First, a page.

Valuations. Companies delivering on profit growth will be important in the year ahead. This is due to the fact that the S&P 500 is now trading at a frothy 26 times trailing 12-month as reported earnings. And with T-bills still kicking of 5.5% yield and the 10-Year U.S. Treasury yield trading at 3.9%, there are reasonable alternatives to a stock market currently offering only a 3.8% earnings yield (read: negative equity risk premium) to “compensate” investors for the added liquidity, default, and equity related uncertainty at current valuations.
The good news is that despite this seemingly rich headline valuation on the S&P 500, when one removes the mega big Magnificent Seven stocks from the mix, valuations suddenly become a lot more reasonable for longer-term investors. Same holds true when considering mid-caps and small caps, both of which remain near historically discounted valuations dating back over three decades.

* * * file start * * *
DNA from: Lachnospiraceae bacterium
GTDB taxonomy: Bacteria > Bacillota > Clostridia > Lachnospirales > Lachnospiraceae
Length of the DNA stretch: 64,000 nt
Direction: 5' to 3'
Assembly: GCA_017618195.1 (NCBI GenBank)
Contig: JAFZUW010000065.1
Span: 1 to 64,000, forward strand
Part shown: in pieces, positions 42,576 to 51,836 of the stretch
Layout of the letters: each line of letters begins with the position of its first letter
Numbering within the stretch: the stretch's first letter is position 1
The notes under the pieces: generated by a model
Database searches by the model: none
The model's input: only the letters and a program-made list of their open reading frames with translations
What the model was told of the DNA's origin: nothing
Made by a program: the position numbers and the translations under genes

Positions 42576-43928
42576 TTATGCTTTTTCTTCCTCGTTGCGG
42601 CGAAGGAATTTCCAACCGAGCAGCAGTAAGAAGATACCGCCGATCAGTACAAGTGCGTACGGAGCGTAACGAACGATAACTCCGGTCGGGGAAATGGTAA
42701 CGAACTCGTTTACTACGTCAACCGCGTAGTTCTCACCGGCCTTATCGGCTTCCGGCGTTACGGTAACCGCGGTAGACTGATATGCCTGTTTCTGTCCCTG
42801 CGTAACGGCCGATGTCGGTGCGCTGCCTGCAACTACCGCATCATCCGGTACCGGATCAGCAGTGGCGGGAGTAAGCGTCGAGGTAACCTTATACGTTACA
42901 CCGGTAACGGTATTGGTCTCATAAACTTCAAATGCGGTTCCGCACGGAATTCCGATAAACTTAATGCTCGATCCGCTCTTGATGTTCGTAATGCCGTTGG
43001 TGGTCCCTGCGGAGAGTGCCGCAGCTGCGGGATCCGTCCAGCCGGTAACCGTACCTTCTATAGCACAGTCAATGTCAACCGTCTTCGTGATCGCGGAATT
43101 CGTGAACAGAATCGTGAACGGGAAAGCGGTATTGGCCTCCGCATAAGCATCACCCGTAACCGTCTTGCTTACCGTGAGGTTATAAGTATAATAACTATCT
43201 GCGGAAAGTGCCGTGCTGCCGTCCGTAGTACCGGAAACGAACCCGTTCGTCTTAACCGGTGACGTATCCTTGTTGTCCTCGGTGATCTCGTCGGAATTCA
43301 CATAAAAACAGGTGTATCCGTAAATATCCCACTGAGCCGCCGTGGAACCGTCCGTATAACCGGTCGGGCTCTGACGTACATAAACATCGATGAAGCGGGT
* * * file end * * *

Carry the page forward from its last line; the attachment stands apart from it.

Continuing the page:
Bottom line. These are just a few of the key indicators to watch and monitor as we progress through the year ahead. And the good news is that many of these indicators continue to point in the right direction as the New Year gets underway.
Disclosure: I/we have no stock, option or similar derivative position in any of the companies mentioned, and no plans to initiate any such positions within the next 72 hours. I wrote this article myself, and it expresses my own opinions. I am not receiving compensation for it. I have no business relationship with any company whose stock is mentioned in this article. Investment advice offered through Great Valley Advisor Group (GVA), a Registered Investment Advisor. I am solely an investment advisor representative of Great Valley Advisor Group, and not affiliated with LPL Financial. Any opinions or views expressed by me are not those of LPL Financial. This is not intended to be used as tax or legal advice. All performance referenced is historical and is no guarantee of future results. All indices are unmanaged and may not be invested into directly. Please consult a tax or legal professional for specific information and advice.